The instructor instructs, calmly.  We're in the practice field with a figure-8 course and some pre-squashed cars.  Ready? Yes.  He fires up the engine (glorious noise) and selects D from the auto-box.

We're good to go.  The steering is light, the throttle responsive, the brakes almost non-existent - they're a two feet affair with all your strength and even then it takes a while to stop.

The view is epic from up here but I'm focussed on where I'm going.

First up, a nice big berm.  'Slow ahead and get your front wheels on the top then stop,' says the instructor.  I do, and do it well - hurrah!

Then up and over and around once again for another go.  It's all about lining the huge truck up just right.  When we get to the cars we want to be spot on, or else you're rolling sideways in 7 ton of truck, and none of us want that to happen.  It would ruin the film, never mind the Chevy.

Before hitting the pre-crushed cars I have to stop between two cones to see how I judge the width of the thing.  Perfect. Luck or skill?  I like to think the latter, it could be the former.

A reverse into a box of cones is also done well and we're off over the cars.  Stop in front, slowly does it, gas the V8 and stop with the front wheels on the bonnets, pose for the camera and more gas.  The truck sits atop the cars and we creep forwards on the brakes so the back wheels can plop off smoothly.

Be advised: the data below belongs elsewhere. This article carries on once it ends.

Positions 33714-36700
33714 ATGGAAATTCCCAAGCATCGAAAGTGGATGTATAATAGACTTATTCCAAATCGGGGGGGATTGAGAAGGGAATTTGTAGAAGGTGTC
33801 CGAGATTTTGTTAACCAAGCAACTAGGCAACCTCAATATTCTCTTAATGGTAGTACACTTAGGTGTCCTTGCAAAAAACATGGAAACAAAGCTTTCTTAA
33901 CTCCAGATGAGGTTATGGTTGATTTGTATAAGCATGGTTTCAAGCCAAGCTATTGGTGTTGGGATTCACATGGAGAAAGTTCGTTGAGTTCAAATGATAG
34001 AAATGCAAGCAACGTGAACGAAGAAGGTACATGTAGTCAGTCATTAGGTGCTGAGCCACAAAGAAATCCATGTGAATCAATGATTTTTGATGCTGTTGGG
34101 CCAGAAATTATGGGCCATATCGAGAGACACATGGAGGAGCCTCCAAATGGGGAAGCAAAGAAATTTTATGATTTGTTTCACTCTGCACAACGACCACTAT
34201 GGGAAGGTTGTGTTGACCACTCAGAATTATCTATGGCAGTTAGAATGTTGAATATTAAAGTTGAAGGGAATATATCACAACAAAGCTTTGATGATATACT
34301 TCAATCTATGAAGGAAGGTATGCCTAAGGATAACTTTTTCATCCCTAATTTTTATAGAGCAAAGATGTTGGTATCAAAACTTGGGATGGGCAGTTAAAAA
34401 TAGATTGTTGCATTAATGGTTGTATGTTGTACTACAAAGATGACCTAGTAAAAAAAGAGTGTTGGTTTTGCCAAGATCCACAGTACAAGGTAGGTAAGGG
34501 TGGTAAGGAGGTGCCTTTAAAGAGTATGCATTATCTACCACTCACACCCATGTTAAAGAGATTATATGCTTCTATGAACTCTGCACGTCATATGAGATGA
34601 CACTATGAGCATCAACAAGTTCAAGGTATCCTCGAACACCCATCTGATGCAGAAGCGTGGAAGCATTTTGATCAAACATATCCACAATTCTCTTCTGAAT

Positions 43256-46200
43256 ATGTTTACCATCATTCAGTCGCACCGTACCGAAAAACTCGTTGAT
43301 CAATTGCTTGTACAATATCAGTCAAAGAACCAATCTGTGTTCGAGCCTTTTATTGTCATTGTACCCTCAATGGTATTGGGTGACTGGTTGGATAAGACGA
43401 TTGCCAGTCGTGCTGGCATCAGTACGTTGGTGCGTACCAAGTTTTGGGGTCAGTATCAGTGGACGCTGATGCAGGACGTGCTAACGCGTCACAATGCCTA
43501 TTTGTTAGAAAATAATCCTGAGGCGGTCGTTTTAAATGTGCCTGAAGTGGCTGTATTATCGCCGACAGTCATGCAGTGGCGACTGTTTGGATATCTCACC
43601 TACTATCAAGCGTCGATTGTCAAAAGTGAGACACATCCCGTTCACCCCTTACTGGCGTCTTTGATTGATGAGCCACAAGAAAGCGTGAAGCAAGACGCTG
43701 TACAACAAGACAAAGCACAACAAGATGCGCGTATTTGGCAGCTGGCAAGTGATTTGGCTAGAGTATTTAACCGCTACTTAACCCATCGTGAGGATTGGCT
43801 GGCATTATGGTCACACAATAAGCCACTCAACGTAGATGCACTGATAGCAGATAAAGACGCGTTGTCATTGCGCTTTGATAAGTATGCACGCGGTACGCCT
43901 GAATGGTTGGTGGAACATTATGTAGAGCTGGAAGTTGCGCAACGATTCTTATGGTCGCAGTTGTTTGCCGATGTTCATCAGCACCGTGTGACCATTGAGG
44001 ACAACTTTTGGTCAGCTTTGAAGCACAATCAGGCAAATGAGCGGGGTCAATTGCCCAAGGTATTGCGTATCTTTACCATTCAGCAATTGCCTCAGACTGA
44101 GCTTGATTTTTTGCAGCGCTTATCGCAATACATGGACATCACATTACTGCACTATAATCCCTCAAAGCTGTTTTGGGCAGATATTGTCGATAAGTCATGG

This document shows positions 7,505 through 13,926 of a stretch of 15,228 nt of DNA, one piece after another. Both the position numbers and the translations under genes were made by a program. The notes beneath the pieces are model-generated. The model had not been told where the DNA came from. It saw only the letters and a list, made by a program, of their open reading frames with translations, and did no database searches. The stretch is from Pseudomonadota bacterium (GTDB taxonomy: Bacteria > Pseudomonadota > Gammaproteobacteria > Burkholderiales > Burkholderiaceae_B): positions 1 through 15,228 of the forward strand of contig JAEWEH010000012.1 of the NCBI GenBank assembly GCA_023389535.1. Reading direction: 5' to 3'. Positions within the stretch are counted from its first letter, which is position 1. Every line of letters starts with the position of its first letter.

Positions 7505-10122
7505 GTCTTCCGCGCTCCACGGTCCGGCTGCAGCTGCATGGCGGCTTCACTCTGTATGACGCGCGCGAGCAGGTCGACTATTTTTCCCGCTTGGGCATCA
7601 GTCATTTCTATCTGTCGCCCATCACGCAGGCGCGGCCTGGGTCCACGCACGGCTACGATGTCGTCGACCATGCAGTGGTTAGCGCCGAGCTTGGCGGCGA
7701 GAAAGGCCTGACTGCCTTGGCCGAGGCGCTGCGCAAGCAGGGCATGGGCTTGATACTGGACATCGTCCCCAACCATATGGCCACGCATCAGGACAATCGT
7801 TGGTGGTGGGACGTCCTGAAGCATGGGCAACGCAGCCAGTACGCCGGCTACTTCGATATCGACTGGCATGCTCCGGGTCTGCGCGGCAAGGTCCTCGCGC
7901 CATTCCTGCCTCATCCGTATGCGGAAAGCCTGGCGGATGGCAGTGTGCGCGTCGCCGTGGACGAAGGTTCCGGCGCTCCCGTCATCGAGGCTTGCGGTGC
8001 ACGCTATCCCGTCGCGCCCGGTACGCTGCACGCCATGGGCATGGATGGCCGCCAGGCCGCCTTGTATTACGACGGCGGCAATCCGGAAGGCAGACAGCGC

It goes well.  Time to crush some real cars.

The film crew want to do a piece to camera, "Hi, I'm Matt from Speedmonkey. I'm in East Grinstead with MoneySuperMarket dot com and I'm about to crush some cars in this monster truck."  Extreme cheese but it feels OK.

Tim goes first.  His victims are a pair of Astras.  He crushes them well and then they are flat.

My turn.  A Daewoo and a Ford Focus.  They are intact save for fluids and windows.  They're strapped to the ground so the truck doesn't just push them all around the field.

I haul myself up and into the truck, helmet on, harness on.  Listen to the instructor.  This is it.  Crushing time.

Gas it, crawl to the cars.  Line up the wheels with the bonnets.  Two feet from the cars.  'We're in position, good job, want to do it?'. 'Yes.'

I accelerate a bit too much and forget to brake until we're actually on the cars and most definitely destroying them.  Oops, I was meant to stop with the truck's front wheels on the bonnets, but it feels right and looks good for the cameras.

We sink as the cars buckle under the truck's weight.  Metal strains then gives in to mass.  Great stuff!

This whole experience is thrilling, steering the truck, driving over obstacles, crushing the cars, getting it almost right.  Adrenaline courses my veins but I keep calm and focus on the task in hand.

That task being getting it right this time, which I do.  Power, get the wheels on the bonnets, pose for cameras, creep forward, drop off the back of the demolished cars and then another circle to finish the cars off with one more crush.